We have learned a lot in the days that followed Ako’s death about his passions, curiosity, generosity, and willingness to lend a helping hand. The clarity came not because of something Ako said or did, but through the outpouring of love and support we all received from so many friends. It became clear that the friends he made and the depth of those friendships revealed Ako’s beautiful spirit. He never said, "This is how you treat people." Instead he modeled it.
We never saw him treat anyone badly nor speak poorly about anyone. He was warm-hearted and non-judgmental of people. Most importantly, he taught us to be more giving. He demonstrated how to give people love, treat them with kindness, respect and let people know that they matter, no matter their station in life. That might seem small or even ordinary to some, but it is the true measure of the man and gave us a glimpse into the depth of his soul.
Losing one's nephew is never easy. Letting go is a painful challenge as we remember the beautiful baby in the crib, the proud boy in his Boys-Scout uniform, the handsome strong teenager in the American Legion Baseball and football jerseys and the brave young man in the soldier uniform. To so many who are helping us with his lost, with dignity, grace and glory, we thank you, humbly and kindly. Gone too soon - the words speak of his passing, we pause and reflect:
“Born to amuse, to inspire, to delight
Here one day - Gone one night …”
Ako was born September 29, 1972, to Pompey and Florence Stafford in Saint Paul. He attended both elementary and middle school and participated on numerous athletic teams in Shoreview, MN before matriculating at Saint Thomas Academy in Mendota Heights, MN. He graduated from Saint Thomas in June 1990. Ako was not only an excellent student at Saint Thomas Academy, but he was also an outstanding athlete. He was a member of the track team and played both varsity basketball and football. In the latter, he made All-Metro and All-State his senior year and “sacked” a future Heisman Trophy winner several times in due course. For his football prowess Ako earned a four-year football scholarship to the University of Maine (1990-95) in Bangor, ME. At the university, he was an All-Conference linebacker as a leading tackler on the team. His coaches and teammates loved him. Ako was also invited to try out with several professional football teams.
Educational obtainment was a priority for Ako. He sought a bachelor’s degree in secondary education from the University of Maine. With a bachelor’s, he envisioned a productive career in public school secondary education. Many people who Ako encountered spoke about his character, kindness, sense of fairness, determination and humility. They espoused that such qualities would make him an excellent educator, as well as an enduring role model for students. This speaks to his ability to write beautiful, introspective poetry.
While in college Ako responded to a more immediate calling. He volunteered for the United States Army. He was a paratrooper in the 82nd Airborne Division based at Fort Bragg in Fayetteville, NC. While in the service he made more than fifty parachute jumps. Upon being honorably discharged, he re-enrolled at his alma-mater to complete the necessary course work for his bachelor’s degree in secondary education. While there he met and married Tamara Ellis, his beloved wife of twelve exciting years.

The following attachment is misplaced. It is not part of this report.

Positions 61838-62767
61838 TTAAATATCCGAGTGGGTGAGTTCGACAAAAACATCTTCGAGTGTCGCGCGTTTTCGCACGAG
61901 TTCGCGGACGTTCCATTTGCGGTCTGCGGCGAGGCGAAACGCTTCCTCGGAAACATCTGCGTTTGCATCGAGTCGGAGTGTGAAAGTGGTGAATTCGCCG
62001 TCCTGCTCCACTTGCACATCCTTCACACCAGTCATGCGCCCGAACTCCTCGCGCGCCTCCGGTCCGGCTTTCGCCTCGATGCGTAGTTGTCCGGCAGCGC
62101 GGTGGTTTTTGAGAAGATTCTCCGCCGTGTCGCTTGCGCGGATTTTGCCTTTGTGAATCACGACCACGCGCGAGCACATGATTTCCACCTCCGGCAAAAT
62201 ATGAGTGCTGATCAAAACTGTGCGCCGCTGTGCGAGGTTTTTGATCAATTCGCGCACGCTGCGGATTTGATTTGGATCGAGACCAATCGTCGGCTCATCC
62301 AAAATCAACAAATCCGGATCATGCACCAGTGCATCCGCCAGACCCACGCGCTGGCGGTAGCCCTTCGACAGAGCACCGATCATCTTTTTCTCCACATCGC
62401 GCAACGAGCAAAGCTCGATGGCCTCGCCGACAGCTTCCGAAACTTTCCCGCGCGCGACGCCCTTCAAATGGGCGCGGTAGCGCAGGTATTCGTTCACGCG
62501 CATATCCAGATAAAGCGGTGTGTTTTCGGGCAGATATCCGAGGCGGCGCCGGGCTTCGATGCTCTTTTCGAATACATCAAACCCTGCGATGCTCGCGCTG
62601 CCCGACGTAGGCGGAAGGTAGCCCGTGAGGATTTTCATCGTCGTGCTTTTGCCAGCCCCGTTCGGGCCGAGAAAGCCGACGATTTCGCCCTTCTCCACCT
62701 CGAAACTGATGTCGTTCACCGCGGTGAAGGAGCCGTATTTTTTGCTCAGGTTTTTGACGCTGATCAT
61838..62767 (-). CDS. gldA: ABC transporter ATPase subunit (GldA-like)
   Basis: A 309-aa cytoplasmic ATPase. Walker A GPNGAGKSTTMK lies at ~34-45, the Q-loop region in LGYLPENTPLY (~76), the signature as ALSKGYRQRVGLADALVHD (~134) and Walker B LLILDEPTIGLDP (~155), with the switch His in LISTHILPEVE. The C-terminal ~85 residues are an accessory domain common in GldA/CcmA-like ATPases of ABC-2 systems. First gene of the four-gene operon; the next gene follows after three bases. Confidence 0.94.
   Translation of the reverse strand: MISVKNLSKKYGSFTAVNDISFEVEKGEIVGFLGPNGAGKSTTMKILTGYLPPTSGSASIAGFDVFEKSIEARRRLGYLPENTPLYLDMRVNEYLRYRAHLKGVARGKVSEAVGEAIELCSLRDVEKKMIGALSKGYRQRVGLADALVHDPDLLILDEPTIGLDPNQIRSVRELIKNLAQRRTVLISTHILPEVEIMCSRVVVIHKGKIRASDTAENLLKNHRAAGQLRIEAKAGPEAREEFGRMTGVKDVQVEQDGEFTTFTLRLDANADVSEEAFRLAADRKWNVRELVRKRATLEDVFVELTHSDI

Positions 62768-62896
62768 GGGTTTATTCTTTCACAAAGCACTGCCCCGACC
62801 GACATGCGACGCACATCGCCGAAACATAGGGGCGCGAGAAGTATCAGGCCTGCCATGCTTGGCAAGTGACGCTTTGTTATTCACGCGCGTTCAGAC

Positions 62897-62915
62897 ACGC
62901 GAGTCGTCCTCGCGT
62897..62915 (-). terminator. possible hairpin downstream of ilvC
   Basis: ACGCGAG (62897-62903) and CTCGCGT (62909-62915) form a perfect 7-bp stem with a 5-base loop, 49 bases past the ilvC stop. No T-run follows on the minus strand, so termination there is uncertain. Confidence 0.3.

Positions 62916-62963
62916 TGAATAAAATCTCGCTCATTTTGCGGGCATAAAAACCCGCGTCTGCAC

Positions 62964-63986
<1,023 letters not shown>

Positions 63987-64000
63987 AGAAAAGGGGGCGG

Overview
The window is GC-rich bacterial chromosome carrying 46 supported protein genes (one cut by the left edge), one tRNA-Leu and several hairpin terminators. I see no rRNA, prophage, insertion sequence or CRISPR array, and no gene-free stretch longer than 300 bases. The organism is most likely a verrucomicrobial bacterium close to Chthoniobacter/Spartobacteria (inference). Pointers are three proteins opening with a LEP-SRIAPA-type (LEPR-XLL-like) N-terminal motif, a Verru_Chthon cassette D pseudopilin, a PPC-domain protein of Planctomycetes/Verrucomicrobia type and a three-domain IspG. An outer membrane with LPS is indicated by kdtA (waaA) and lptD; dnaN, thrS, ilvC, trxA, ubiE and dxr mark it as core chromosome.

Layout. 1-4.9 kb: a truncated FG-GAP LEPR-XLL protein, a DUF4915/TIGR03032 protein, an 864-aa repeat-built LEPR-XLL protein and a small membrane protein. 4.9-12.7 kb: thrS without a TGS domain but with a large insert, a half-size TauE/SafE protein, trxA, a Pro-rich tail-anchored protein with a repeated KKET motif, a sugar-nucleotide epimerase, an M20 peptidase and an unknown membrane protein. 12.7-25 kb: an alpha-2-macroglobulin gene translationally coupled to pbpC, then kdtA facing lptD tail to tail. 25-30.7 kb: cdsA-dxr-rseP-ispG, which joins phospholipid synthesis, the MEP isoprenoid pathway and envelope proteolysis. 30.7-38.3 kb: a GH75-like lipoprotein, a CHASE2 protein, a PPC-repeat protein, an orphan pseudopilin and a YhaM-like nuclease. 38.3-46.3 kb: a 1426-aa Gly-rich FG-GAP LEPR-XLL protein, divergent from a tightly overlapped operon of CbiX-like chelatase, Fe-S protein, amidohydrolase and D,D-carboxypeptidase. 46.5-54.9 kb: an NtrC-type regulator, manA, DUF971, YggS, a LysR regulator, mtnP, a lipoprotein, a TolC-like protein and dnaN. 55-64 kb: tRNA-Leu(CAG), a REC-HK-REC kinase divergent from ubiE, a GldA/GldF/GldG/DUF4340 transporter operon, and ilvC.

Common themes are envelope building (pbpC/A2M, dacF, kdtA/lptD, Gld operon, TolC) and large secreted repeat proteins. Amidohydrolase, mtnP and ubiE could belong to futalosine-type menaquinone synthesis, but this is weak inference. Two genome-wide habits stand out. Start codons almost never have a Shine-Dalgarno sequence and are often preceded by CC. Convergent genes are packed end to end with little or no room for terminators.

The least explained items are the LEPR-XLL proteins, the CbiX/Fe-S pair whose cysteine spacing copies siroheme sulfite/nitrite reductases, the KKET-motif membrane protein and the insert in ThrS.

After receiving his master’s degree in College-Student Service Administration from the University of Oregon in Corvallis Oregon, Ako provided academic and social support to student-athletes at several stellar institutions. His first stop was at the University of Oregon; second at the Louisiana State University in Baton Rogue, LA; after which he returned to his beloved University of Oregon. Then again, he was most passionate about being a special-needs foster parent provider and caretaker for the State of Oregon, working with children with severe learning and physical disabilities. This was done with compassionate temerity.
The vast expressions of sympathy are a testament to the way Ako lived his life and how deeply he touched others. I'm not sure how we would, or could, respond individually to the hundreds and hundreds of people who sent condolences through messages on Facebook, e-mail, text and Twitter. So many people have sent well wishes in cards, flowers, through letters of sympathy and telephone calls. And many more have posted on Ako's online obituary. We are so grateful for your support during our period of enormous emotional grief and sorrow.
Survivors include his parents, Pompey and Florence Stafford of Shoreview, MN; wife, Tamara Ellis-Stafford of Corvallis; two daughters, Kiaya and Jadyn; a brother, Abebi Stafford of Alexandria, VA; a sister, Beulah (“Peaches”) Brawer-Shaw of Charlotte, NC; a niece; three nephews, and a host of aunts, uncles, cousins, in-laws, friends and acquiescents throughout the United States. To depart in the prime of life in modernity is:
“Like a comet, Blazing 'cross the evening sky Gone too soon
Like a sunset, dying with the rising of the moon
Gone too soon - Gone too soon.”